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Nonlinear effects on pitch perception uncovered by the Hopf-cochlea!

Despite efforts by some of the most famous names in physics such as Ohm and von Helmholtz, human perception of acoustic pitch has remained an unsolved puzzle. The problem is especially complex because a well-characterizable physical stimulus (sound) is detected by a heretofore poorly understood psychophysiological signal receiver (the ear). In an electronic realization of a biophysically detailed model of the cochlea (the so-called Hopf-cochlea), local cochlear correlates of the perceived pitch have been measured for the first time. In a recent publication by the Stoop Group, it is shown that from the correlates, all essential pitch-shifting phenomena can be explained from physical grounds. This result suggests, that the pitch-shifting phenomena emerge as the result of local nonlinearities in the cochlea itself, rather than by effects of higher-level neural processing in the brain.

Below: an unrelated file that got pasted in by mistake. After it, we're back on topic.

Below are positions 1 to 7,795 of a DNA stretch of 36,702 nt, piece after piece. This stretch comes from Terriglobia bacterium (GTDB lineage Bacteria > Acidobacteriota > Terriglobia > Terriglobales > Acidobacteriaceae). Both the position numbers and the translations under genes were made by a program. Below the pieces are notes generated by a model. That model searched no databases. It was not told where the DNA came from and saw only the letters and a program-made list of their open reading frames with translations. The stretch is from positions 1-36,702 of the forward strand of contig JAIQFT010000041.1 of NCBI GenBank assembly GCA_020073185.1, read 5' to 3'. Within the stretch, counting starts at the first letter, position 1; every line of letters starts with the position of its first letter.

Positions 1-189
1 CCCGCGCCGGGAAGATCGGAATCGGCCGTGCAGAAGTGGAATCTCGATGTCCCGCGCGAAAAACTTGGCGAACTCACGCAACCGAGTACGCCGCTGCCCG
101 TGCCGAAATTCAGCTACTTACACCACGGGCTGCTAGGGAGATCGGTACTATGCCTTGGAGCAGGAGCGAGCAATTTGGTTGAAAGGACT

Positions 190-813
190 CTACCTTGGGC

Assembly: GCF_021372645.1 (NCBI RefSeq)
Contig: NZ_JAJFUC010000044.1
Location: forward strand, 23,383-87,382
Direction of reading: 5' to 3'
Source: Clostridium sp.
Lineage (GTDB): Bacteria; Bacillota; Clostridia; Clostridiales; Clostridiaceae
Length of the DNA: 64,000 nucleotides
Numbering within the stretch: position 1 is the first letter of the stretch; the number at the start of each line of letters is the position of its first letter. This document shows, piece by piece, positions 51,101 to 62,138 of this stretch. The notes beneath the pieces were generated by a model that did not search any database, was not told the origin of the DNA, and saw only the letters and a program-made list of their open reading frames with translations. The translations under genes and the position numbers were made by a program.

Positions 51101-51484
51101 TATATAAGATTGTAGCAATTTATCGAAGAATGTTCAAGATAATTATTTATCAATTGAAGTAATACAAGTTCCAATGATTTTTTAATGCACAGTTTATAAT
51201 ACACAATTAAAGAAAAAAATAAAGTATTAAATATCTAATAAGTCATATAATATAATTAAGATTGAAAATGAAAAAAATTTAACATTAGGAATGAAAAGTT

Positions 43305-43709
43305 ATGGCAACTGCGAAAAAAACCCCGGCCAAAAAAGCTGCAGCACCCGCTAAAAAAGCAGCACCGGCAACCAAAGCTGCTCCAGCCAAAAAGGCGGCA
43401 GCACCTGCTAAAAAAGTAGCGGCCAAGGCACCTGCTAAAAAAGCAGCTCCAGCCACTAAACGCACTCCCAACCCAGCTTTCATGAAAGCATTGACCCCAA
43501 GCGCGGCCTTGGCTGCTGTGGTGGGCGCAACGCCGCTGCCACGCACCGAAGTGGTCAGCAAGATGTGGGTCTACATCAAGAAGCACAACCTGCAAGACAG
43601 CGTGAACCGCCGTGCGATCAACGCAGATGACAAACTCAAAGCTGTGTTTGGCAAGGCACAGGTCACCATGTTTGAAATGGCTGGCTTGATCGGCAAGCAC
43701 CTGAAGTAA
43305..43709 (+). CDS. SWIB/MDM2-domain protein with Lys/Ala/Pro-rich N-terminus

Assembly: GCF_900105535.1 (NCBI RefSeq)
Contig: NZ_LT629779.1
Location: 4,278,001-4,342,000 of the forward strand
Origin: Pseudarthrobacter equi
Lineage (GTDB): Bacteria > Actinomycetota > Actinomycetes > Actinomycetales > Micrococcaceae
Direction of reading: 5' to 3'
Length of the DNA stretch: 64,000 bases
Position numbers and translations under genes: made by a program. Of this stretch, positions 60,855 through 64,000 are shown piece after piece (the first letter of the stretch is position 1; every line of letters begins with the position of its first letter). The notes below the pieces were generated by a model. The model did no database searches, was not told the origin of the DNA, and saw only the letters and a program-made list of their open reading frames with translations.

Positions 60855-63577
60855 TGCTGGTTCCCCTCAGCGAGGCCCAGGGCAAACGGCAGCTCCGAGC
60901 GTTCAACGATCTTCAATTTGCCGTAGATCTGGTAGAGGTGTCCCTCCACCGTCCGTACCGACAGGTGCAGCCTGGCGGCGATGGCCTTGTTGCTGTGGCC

The article has been highlighted in Physics.

The original article in Physical Review Letters can be found here.